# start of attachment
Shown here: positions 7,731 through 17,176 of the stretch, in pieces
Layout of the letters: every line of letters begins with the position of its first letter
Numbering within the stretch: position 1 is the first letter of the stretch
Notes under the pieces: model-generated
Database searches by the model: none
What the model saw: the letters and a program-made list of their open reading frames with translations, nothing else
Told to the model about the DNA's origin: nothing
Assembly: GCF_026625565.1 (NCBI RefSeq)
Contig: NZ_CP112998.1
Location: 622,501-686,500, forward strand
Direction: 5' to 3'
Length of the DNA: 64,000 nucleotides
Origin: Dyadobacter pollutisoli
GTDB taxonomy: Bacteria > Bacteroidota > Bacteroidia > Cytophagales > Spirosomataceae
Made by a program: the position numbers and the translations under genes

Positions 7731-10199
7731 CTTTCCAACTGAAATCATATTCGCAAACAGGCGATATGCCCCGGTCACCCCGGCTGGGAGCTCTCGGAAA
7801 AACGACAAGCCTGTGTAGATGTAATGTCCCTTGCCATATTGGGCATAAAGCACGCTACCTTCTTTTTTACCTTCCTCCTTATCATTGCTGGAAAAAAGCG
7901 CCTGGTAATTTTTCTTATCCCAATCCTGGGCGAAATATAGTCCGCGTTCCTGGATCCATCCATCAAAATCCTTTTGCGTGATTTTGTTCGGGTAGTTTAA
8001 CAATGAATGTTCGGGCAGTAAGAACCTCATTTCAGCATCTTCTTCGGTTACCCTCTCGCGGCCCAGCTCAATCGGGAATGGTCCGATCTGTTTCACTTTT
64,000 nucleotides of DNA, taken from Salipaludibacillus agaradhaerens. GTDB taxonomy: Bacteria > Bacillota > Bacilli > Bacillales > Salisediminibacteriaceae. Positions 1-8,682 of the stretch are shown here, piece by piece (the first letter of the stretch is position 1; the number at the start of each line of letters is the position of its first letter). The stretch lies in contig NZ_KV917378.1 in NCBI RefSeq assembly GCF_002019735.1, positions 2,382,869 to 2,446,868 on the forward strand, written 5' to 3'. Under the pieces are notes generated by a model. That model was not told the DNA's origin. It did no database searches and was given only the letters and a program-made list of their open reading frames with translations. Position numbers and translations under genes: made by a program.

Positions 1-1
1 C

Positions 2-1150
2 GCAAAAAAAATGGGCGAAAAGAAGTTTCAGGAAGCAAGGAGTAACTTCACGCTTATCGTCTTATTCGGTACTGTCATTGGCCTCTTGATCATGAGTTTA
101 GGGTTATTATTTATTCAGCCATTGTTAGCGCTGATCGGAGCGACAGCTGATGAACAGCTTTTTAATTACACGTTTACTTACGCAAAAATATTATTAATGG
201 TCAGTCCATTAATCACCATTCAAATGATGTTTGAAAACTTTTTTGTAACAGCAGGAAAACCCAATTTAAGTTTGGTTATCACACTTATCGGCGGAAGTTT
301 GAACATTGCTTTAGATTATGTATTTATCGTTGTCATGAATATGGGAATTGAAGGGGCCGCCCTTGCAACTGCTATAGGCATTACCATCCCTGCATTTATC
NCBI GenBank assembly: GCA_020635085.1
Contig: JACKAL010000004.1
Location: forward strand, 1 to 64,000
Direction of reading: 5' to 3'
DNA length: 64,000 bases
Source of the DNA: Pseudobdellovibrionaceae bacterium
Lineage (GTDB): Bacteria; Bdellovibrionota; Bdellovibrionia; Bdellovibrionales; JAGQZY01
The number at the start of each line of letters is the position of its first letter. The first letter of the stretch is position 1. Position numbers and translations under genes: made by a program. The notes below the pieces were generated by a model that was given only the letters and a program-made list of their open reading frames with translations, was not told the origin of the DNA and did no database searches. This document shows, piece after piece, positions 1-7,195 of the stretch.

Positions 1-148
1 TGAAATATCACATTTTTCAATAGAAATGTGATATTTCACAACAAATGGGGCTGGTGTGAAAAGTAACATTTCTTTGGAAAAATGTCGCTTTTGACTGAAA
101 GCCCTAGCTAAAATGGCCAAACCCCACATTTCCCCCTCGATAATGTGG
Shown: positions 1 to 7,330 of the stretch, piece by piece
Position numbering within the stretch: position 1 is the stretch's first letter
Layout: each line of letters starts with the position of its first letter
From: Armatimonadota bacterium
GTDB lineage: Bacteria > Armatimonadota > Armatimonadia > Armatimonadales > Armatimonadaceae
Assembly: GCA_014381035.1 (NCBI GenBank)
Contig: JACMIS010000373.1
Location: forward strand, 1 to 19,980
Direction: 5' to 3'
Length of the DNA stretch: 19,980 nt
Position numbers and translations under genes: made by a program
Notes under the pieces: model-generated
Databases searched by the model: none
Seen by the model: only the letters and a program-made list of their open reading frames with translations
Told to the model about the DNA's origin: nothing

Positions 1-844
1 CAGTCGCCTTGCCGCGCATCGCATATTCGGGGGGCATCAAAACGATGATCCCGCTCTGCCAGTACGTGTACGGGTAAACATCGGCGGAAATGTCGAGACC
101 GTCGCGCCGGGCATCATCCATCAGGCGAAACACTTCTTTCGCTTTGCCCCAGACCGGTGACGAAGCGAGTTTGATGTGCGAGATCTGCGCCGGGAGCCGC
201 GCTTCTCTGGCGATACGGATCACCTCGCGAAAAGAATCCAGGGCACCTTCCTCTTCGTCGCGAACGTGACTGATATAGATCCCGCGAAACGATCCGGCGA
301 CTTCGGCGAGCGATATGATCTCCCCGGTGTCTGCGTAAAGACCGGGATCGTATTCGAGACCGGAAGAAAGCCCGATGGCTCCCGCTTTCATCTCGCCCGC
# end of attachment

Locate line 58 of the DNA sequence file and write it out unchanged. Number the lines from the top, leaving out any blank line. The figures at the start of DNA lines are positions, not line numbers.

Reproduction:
201 GCTTCTCTGGCGATACGGATCACCTCGCGAAAAGAATCCAGGGCACCTTCCTCTTCGTCGCGAACGTGACTGATATAGATCCCGCGAAACGATCCGGCGA